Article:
In Your Own Defense

Why representing finance executives in lawsuits is both an art and a science.

You aren’t paranoid. There really is a target on your back that says “Sue Me.” A recent study by PricewaterhouseCoopers LLP concludes that 203 private securities class-action lawsuits were filed against U.S. companies and their directors and officers in 2004 — a 16 percent increase over 2003. In 8 out of 10 of those cases, the CFOs of the companies being sued were named as defendants (see “The Blame Game,” at the end of this article).

“Now more than ever, these cases implicate the CFO,” says Steve Skalak, a partner at PwC and leader of its U.S. corporate-investigations practice. “That’s not surprising; the law, the government, and the public at large are very focused on personal responsibility for accounting fraud.”

Private class-actions are not the only arrows aimed at finance executives, of course. The Securities and Exchange Commission routinely names CFOs in its investigations of accounting malfeasance. So does the Department of Justice (DoJ). In many government cases, both departments may be investigating the same CFO simultaneously.

Indeed, at this juncture, “it is almost guaranteed that a CFO will face some sort of legal investigation” in his or her career, says Skalak. “Not every CFO will be in the eye of the storm,” he admits, “but today’s minor whistle-blowing case may easily be tomorrow’s class action if left unattended.”

Meet Your New Best Friend

To protect themselves against these multiple assaults, many CFOs have had to hire defense lawyers, either for their companies or for themselves. In fact, lawyers specializing in the defense of finance executives have created something of a cottage industry.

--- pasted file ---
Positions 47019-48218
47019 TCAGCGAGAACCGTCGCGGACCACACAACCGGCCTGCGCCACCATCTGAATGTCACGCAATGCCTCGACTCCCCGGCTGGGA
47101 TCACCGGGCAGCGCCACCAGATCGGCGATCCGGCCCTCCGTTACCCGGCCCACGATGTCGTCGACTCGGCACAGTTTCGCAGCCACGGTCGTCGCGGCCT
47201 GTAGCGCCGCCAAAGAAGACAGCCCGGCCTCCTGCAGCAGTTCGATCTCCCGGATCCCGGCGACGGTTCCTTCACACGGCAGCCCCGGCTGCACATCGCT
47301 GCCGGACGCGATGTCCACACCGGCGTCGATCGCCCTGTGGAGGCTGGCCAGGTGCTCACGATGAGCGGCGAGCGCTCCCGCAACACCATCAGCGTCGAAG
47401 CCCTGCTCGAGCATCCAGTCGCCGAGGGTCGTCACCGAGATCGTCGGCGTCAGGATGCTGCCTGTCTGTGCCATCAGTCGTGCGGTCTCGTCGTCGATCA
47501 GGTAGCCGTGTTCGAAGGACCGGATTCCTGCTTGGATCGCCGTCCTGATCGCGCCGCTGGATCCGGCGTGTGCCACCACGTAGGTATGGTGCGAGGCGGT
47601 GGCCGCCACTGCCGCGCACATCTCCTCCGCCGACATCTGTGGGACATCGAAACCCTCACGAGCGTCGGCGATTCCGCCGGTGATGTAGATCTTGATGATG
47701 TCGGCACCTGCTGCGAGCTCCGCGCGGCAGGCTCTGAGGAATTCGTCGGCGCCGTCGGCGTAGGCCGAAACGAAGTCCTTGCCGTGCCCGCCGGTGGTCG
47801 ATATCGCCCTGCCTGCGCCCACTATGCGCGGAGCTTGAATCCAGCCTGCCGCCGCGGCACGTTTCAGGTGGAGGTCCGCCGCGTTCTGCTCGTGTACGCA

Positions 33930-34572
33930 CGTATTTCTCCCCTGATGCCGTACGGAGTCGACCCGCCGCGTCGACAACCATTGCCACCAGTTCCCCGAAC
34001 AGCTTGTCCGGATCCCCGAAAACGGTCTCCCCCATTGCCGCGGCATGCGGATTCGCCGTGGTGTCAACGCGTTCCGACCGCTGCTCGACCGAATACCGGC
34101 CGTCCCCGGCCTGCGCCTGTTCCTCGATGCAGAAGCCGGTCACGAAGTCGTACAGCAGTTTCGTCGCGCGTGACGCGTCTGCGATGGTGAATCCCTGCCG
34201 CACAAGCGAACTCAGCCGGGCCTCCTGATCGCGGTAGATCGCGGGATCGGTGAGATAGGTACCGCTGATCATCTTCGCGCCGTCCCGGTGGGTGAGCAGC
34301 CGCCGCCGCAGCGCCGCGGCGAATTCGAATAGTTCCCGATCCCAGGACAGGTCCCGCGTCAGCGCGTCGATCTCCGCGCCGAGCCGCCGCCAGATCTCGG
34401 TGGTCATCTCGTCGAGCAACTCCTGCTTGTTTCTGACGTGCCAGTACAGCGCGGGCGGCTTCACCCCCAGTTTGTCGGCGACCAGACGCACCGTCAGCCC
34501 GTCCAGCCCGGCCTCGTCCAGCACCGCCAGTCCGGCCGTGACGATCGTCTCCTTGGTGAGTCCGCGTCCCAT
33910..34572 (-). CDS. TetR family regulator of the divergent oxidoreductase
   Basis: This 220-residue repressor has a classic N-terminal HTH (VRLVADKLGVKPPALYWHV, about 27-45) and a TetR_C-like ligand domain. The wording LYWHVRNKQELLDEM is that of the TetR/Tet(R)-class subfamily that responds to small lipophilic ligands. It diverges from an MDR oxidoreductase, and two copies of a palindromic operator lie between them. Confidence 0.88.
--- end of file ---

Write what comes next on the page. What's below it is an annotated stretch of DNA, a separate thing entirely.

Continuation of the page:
A specialty is certainly required. “It’s much more difficult to defend CFOs, because it’s harder for them to use the ‘Sergeant Schultz’ defense,” says Stephen Poss, chair of the Securities Litigation and SEC Enforcement Practice Group at Boston-based Goodwin Procter LLP (see “What Does Your CEO Really Know?“). “You need to know the accounting issues as well as the legal issues, and you need to understand how to deal effectively with [the regulators],” says Poss, whose firm represents more than a dozen current or former CFOs in cases that range from SEC investigations to securities class actions to federal grand jury probes. “Saying that a financing or transaction was beyond the understanding of the CFO,” says Skalak, is not a defense “that will succeed under current law.”

While in-house corporate counsel will not themselves represent finance executives when they are sued in shareholder lawsuits, in-house counsel can provide recommendations for outside counsel. Directors-and-officers-liability insurance companies also will recommend lawyers, or may require that the CFO pick lawyers from a panel of preapproved law firms. CFOs who have weathered similar cases are also an excellent resource. “Word-of-mouth should not be underestimated,” says Brian E. Pastuszenski, a senior partner in Goodwin Procter’s securities litigation practice.

In any event, he says, finding legal representation may involve a “bake-off” in which several law firms are interviewed by the company named in a suit. When an internal investigation becomes necessary, he adds, the audit committee likely will become involved as well.

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